Young Cork climate strikers resume outdoor protest

Protestors scaling up action because Programme for Government not radical enough

Climate strikers James Dunne and Saoi O’Connor at a previous protest. Photograph Nick Bradshaw

Climate strikers James Dunne and Saoi O’Connor at a previous protest. Photograph Nick Bradshaw

 

Student climate activists will resume their weekly “school strike for climate” outside Cork City Hall on Friday, the first time since the Covid-19 pandemic forced them to move their protest online.

The protesters said they were scaling up their action because the Programme for Government was not radical enough in addressing the climate crisis, while the world continues to overheat with record temperatures in the Arctic this summer.

This will be week 78 of their protest, and although lockdown interrupted their usual weekly gatherings the organisers said in a statement they were confident it would not hinder the movement in the long term.

Social distancing measures will be in place and participants will be required to wear masks and to maintain a minimum of two metres of distance from others from different households.

“This new Government has promised to address the climate crisis, though the actions outlined in the Programme for Government were not radical enough. We will continue striking in order to hold them accountable to their commitment to climate action and to the 1.5 degree target,” said school striker Darragh Cotter (18).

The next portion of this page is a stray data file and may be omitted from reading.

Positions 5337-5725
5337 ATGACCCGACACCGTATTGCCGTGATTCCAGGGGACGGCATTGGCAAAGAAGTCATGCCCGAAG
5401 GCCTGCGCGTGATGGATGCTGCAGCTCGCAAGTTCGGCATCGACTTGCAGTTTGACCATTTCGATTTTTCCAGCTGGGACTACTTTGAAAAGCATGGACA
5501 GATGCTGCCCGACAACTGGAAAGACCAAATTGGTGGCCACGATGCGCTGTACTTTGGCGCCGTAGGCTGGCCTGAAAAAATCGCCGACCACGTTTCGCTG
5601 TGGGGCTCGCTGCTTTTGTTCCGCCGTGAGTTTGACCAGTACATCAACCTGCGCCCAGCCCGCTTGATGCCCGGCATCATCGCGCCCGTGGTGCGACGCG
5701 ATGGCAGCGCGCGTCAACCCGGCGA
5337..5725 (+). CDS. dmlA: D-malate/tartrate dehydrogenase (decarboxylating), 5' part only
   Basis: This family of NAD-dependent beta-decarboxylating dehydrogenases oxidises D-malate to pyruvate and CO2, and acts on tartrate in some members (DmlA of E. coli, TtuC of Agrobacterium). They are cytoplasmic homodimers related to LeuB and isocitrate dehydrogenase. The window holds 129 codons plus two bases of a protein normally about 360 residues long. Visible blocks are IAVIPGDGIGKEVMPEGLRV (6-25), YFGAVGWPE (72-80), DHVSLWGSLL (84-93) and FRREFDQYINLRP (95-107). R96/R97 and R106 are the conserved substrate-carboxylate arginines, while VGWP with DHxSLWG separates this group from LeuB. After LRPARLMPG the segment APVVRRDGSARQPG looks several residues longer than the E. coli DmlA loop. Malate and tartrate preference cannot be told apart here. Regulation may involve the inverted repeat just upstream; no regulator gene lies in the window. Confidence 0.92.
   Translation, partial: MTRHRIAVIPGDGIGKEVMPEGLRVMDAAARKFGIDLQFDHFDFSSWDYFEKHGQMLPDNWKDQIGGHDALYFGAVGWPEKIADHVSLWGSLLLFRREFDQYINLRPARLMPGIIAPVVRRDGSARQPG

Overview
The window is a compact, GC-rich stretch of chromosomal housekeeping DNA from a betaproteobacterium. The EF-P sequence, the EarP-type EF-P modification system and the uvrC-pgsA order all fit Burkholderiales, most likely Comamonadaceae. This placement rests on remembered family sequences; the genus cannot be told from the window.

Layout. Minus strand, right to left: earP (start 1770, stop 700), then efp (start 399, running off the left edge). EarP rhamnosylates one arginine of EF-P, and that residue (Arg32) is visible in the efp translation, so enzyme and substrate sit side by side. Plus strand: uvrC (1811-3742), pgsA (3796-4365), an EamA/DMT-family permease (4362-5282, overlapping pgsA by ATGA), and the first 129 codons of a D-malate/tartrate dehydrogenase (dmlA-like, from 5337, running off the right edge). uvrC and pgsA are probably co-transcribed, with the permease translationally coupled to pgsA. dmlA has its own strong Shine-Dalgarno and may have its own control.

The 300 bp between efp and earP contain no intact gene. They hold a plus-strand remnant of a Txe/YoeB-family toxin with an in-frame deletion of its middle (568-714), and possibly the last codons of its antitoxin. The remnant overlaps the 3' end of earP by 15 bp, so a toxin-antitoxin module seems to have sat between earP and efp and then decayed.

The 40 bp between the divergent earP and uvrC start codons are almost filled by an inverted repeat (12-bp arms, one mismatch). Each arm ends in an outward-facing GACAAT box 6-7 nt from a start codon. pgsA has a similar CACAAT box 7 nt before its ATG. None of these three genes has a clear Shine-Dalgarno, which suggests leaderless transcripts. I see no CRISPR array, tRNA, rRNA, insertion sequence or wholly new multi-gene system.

“This week’s strike also comes in the midst of an unprecedented Arctic heatwave, with temperatures of 34 degrees being recorded at a latitude of 73 degrees North in Russia on June 30th, said Saoi O’Connor (17), who was among the first Irish students to leave school in solidarity with the Swedish activist Greta Thunberg.

“The current arctic temperatures remind us that although we now face another global emergency, the climate crisis has not gone away, and we cannot afford to allow one crisis to halt action on the other. Both are crises and must be treated as such,” she added.

The crises must be acted upon “in accordance with the best available science, with justice and empathy at the core of our response”, she believed.